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The rise and rise of AoIP

David Davies 11 February 2015

Part of the problem in making sense of the networked audio revolution over the past couple of years has been its seemingly diffuse nature. An abundance of technologies, initiatives and industry consortia have given the impression of considerable activity taking place, but haven’t exactly lent themselves to clarity among integrators and end users.

In this regard, 2014 may be seen in retrospect as a highly significant year for networked audio thanks to the arrival of the AES67 standard. Published in September 2013, AES67 gained traction throughout last year, with leading technology providers ALC NetworX (developer of Ravenna) and Audinate (the company behind Dante) confirming their intentions to adopt the standard.

Refreshingly in a segment of the market that is no stranger to confusion, the objective of AES67 is fairly easily explained. A Layer 3-based protocol suite based on existing standards, AES67 is not a solution in its own right; rather, it allows interoperability between various existing IP-based audio networking systems. It’s still early days, of course, but with multiple leading manufacturers able to support the standard the result should be increased momentum behind AoIP in general.

Further exciting developments are expected in 2015, too, with the AES currently working on a control standard for AoIP networks. Referred to in its developmental phase as AES-X210, the projected standard will specify a scalable control protocol architecture for professional media networks. Providing the foundation of this work is the Open Control Architecture (OCA), spearheaded by the OCA Alliance. Doubtless the Alliance will provide further updates to visitors to its ISE stand, but AES standards manager Mark Yonge recently told me that he hoped the complete standard would be published around Easter time.

AVB still highly relevant
All these developments around Layer 3-based networking shouldn’t be allowed to obscure the recent upsurge in activity relating to the Layer 2-oriented AVB (Audio/Video Bridging). Questions over the availability and higher costs of AVB switches certainly haven’t gone away, but AVB-promoting consortium the AVnu Alliance has strengthened its case in recent months with several significant announcements. In December, the Alliance released details of the first AVnu-certified AVB audio endpoint reference platform, which will allow customers to quickly build a wide range of AVB-enabled audio products – ranging from single speakers to complex mixing consoles. Simultaneously, the impression of AVB reaching new markets beyond its pro-audio core was underlined by the introduction of a fresh AVnu segment, Industrial, and a trio of new members.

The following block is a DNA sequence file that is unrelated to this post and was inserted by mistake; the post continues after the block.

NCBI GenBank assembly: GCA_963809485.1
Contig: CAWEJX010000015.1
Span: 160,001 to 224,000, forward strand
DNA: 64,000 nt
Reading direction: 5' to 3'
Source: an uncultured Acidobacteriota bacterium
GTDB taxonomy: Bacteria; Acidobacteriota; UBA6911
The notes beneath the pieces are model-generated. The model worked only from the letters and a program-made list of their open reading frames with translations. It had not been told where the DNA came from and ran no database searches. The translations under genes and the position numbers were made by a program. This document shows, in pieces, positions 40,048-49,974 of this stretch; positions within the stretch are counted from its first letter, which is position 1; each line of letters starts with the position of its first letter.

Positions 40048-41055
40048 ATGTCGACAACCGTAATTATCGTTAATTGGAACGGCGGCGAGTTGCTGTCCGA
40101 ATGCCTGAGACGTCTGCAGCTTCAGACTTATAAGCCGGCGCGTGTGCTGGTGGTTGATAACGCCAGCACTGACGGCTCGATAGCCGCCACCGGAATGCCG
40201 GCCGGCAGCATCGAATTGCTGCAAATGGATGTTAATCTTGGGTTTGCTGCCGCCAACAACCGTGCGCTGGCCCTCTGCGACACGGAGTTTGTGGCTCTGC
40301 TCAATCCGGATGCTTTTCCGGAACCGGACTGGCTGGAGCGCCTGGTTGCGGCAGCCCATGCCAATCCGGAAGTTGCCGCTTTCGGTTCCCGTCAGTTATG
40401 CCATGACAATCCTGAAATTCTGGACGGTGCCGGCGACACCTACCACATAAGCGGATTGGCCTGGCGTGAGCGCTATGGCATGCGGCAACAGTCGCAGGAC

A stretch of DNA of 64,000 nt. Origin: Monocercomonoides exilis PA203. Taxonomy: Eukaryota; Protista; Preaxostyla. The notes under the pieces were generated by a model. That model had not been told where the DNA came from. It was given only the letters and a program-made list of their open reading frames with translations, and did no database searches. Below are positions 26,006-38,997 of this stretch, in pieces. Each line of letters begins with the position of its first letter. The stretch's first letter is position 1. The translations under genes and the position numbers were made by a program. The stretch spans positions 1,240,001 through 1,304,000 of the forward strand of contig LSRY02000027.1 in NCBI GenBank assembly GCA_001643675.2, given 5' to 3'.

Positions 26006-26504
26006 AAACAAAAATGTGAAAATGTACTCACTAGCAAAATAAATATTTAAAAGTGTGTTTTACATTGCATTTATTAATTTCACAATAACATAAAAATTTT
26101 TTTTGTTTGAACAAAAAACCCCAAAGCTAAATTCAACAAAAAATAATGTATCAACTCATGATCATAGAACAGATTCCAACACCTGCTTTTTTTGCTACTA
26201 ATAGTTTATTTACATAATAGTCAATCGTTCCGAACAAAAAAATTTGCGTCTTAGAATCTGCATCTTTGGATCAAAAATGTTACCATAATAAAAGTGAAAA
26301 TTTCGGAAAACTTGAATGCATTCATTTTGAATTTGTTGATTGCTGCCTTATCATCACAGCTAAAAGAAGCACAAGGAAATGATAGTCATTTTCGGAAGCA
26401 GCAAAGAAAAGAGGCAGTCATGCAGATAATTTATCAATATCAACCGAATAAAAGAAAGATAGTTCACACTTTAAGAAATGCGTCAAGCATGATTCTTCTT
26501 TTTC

Biamp – whose Tesira platform makes use of AVB to deliver audio signals between Tesira devices – will be among the ISE 2015 exhibitors showcasing their AVB support. Elsewhere on the showfloor, Barix and Harman will be discussing their latest developments geared towards user-friendly audio networking, while BroaMan will be highlighting the ability of its fibre-based platform to meet a host of professional video, audio, and data transport and routing requirements.

The reality is that it might be another 12 months before the long-term market implications of recent developments become clear, although it’s a fairly safe bet that Dante – which currently has more than 180 licensees and whose developer, Audinate, is also exhibiting at ISE 2015 – will remain a dominant player.
More generally, the best recent news is that audio manufacturers and consortia have sharpened up their pitches and begun to explain the benefits of networked audio in a way that is more easily comprehensible. The next hurdle will be to translate this accessible language to the discussion of real-world applications, but the impression is that many of the key players are poised and ready for the challenge.

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